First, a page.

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Re: [Traits] "What is overshadowed, underpowered, impractical?" - discussions

Post  thematthew on Wed Jul 10, 2013 1:32 am

But in order for them to gain pips when you have both, you have to be doing 10 damage since the resist 5 stops damage from being dealt.
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Re: [Traits] "What is overshadowed, underpowered, impractical?" - discussions

Post  Zarhon on Wed Jul 10, 2013 5:51 am

With the friendly fire resist trait, it makes it significantly harder to trigger the pip-gain trait. Like Matthew said, a minimum of 10 damage, which kinda makes it impossible to trigger from anything lower than 1d10 (wild lightning's 1d10 effect has a 1/10 chance of triggering, unaided). So you have have a "blind spot" between 1-4 damage where you can't trigger the other trait, and you have to deal A LOT of damage to get a 50% chance of giving your allies 2 pips, which I'm pretty sure is not worth the cost (5+ hp).

Also, I noticed that the friendly fire trait affects only attacks - so anything you inflict without attacks, or doesn't count as one (ongoing damage and such) is ignored by the resist.
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Re: [Traits] "What is overshadowed, underpowered, impractical?" - discussions

Post  Philadelphus on Wed Jul 10, 2013 2:41 pm

thematthew wrote:But in order for them to gain pips when you have both, you have to be doing 10 damage since the resist 5 stops damage from being dealt.
Ahh. Hmmm. I realize I was interpreting it slightly differently (such that 5 damage is 5 damage, even if it gets absorbed by Resist). Since I'm not sure that's correct, I've asked about it in the Simple Questions thread.

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Re: [Traits] "What is overshadowed, underpowered, impractical?" - discussions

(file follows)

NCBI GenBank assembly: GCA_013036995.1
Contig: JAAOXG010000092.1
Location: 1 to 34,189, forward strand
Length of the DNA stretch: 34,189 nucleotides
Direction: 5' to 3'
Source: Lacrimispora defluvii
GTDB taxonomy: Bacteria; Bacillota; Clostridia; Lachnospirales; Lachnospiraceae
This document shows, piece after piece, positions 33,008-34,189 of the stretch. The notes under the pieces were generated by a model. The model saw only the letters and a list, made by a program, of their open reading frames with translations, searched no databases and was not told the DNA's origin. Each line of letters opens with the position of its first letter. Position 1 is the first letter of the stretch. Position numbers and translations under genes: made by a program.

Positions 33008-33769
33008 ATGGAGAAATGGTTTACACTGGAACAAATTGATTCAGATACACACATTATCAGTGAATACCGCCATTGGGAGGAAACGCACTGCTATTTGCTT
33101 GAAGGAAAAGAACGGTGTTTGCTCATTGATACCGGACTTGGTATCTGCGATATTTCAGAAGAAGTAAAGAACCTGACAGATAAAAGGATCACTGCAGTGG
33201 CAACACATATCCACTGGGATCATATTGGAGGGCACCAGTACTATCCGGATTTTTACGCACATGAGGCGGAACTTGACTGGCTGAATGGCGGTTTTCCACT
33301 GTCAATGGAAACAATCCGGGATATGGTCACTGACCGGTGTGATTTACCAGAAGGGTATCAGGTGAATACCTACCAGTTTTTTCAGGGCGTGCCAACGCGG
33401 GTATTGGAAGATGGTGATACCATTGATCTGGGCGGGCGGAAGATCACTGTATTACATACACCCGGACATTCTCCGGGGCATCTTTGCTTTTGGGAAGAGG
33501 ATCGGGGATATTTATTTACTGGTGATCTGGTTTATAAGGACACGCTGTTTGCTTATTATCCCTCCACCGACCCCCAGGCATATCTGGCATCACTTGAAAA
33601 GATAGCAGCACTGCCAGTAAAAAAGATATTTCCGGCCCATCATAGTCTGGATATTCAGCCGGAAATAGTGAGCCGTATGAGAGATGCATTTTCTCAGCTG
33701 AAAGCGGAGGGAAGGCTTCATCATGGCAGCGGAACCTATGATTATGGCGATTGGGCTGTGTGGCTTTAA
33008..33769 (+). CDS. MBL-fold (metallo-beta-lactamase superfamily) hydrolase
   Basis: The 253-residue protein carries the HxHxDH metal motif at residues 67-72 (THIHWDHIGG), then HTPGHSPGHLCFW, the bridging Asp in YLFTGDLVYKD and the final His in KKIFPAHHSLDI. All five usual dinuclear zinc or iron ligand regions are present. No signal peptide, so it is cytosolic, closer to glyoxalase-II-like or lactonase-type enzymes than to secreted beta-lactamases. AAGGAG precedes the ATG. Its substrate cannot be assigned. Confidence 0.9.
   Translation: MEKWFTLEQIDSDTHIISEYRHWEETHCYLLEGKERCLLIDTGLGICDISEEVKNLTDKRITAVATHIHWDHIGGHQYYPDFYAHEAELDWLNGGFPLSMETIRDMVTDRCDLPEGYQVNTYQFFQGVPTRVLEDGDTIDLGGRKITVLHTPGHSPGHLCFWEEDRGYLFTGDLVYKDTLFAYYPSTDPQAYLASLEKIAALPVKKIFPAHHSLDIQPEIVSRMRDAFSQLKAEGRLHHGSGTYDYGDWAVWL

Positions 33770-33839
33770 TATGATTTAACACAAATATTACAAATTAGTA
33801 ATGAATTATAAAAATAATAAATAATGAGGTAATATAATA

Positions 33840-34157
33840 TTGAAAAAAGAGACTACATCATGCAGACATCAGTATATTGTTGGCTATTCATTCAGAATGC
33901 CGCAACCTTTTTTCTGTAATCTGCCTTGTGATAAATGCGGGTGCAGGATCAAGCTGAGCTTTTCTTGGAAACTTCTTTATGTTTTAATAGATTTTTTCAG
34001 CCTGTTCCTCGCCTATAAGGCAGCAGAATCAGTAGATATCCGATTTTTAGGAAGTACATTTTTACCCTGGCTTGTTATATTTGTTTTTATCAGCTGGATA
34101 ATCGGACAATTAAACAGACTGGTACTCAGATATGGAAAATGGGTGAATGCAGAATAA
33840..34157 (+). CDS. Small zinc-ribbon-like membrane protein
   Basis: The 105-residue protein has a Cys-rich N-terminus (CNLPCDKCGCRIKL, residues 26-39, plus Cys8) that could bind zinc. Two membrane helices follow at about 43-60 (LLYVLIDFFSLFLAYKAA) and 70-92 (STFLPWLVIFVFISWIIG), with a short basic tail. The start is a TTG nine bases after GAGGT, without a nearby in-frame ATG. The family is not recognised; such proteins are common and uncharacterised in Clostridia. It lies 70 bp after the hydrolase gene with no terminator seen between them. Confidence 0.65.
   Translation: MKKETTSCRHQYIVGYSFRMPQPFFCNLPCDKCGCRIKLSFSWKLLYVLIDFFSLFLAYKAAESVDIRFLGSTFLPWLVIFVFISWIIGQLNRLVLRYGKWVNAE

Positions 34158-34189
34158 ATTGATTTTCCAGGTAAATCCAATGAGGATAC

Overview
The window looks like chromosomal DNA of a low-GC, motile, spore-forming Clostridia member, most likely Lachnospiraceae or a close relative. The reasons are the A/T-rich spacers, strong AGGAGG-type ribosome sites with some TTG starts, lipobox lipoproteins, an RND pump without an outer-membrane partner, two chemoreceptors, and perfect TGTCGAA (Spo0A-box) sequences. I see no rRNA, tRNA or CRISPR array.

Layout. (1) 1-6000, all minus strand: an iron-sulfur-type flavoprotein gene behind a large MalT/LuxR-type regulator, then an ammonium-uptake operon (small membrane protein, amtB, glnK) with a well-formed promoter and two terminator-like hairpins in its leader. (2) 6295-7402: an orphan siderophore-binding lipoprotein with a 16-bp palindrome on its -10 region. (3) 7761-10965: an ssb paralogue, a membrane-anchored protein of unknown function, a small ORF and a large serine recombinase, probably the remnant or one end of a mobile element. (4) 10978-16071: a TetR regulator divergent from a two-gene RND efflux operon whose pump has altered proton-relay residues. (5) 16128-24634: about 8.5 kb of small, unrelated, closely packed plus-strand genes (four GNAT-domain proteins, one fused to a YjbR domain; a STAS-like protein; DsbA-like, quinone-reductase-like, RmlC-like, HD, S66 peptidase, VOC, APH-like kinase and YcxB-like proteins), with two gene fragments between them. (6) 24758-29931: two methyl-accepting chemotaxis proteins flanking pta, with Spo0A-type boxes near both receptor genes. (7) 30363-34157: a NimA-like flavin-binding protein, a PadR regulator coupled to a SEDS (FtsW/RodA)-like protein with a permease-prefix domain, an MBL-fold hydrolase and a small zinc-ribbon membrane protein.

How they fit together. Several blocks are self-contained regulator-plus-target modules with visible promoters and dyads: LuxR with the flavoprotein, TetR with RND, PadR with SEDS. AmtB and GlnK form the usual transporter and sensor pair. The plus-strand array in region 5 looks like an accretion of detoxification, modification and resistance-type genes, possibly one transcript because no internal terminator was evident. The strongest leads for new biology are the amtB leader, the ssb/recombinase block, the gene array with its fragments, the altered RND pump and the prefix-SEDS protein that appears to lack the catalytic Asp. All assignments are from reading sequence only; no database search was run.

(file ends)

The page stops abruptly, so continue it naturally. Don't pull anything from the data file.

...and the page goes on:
Post  Philadelphus on Thu Jul 11, 2013 2:56 pm

Yep, I was 100% wrong on that one. So yeah, they're basically either/or: stop low amount of damage or have a good chance to give PiPs at high amounts of damage.

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Re: [Traits] "What is overshadowed, underpowered, impractical?" - discussions

Post  ZamuelNow on Tue Jul 16, 2013 11:32 pm

I'd actually like to see this small but specific change made

Conjurer’s Pet - Revised:
Conjurer’s Pet
When you roll initiative, you may conjure an allied Conjurer’s Pet. It has the following stat block.

Conjurer’s Pet - 15 hp
[0] Bite - Standard Attack
The Conjurer’s Pet deals 1d8 damage to target creature.

[0] Defend the Master - Interrupt Utility
Trigger - An enemy targets you with a single target attack
Effect - The attack targets the Conjurer’s Pet instead. You may use this combat talent only once per round.

Upping the damage to 1d8 means that it can be used with the Special Summon trait without having to jump through even more hoops.  It also makes Bite and Farblast trade offs instead of Farblast simply being better.

A few of the Conjurer's Pet abilities actually seem sorta combo oriented but I may have to look over them a bit.
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Re: [Traits] "What is overshadowed, underpowered, impractical?" - discussions

Post  DrownedChampion on Tue Dec 03, 2013 4:37 am

I'm not entirely certain if this counts, but I feel like the "Handi-Capable" tree could do with a lot of fleshing out. The major problem that strikes me is that all of the traits seem to lack synergy with the combat system as a whole. First of all, Plague Eater gives you regeneration for, admirable, but it is also /very/ risky to try and build around something as prohibitive as save ends condition. Say, for example, that I am willing to blind myself for the 4 regeneration. Very nice, but at the same time, that's a 50/50 chance of failing that attack, then a 50/50 chance of losing that regeneration. The odds are that in at least one of those scenarios you are losing. And, while the concept is to take a bad thing and make it slightly better, which I will not deny that it does, the odds of a player using a Combat Trait to allay what is mostly a minor nuisance is rather small.